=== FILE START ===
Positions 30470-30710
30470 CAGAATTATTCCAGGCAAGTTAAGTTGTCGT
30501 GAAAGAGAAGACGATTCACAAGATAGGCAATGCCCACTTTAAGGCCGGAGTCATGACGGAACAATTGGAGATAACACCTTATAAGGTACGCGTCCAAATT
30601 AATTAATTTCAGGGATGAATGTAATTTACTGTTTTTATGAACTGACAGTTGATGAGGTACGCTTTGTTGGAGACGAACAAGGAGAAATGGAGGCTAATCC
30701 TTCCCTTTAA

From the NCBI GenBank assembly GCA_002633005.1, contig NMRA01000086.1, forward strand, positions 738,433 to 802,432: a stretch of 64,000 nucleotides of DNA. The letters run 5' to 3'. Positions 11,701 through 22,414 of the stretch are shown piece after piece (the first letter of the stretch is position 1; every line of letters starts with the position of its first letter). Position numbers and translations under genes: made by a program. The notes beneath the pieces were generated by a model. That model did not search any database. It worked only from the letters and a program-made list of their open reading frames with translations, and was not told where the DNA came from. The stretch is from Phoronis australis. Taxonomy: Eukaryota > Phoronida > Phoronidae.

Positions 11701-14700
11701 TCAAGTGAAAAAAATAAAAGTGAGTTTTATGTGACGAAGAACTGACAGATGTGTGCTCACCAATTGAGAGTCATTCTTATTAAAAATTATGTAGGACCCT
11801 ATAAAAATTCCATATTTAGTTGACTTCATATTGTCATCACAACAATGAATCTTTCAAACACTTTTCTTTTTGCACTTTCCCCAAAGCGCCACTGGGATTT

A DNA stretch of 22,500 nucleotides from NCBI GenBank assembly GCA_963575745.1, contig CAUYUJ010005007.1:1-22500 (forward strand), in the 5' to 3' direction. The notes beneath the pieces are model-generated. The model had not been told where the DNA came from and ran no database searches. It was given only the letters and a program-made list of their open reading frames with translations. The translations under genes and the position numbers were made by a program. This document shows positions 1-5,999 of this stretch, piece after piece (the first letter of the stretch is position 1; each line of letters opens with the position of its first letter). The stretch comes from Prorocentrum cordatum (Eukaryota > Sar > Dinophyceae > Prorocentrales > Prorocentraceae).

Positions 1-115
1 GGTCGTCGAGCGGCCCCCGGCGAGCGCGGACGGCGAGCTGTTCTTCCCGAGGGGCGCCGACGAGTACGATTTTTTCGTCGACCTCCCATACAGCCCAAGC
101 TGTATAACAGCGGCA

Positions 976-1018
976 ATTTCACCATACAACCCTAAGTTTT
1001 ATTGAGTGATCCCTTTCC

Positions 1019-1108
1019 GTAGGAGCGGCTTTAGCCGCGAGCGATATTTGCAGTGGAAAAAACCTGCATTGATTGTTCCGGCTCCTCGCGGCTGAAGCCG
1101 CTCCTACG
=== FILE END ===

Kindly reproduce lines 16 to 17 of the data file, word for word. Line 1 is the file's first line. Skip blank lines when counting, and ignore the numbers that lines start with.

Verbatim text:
1001 ATTGAGTGATCCCTTTCC

Positions 1019-1108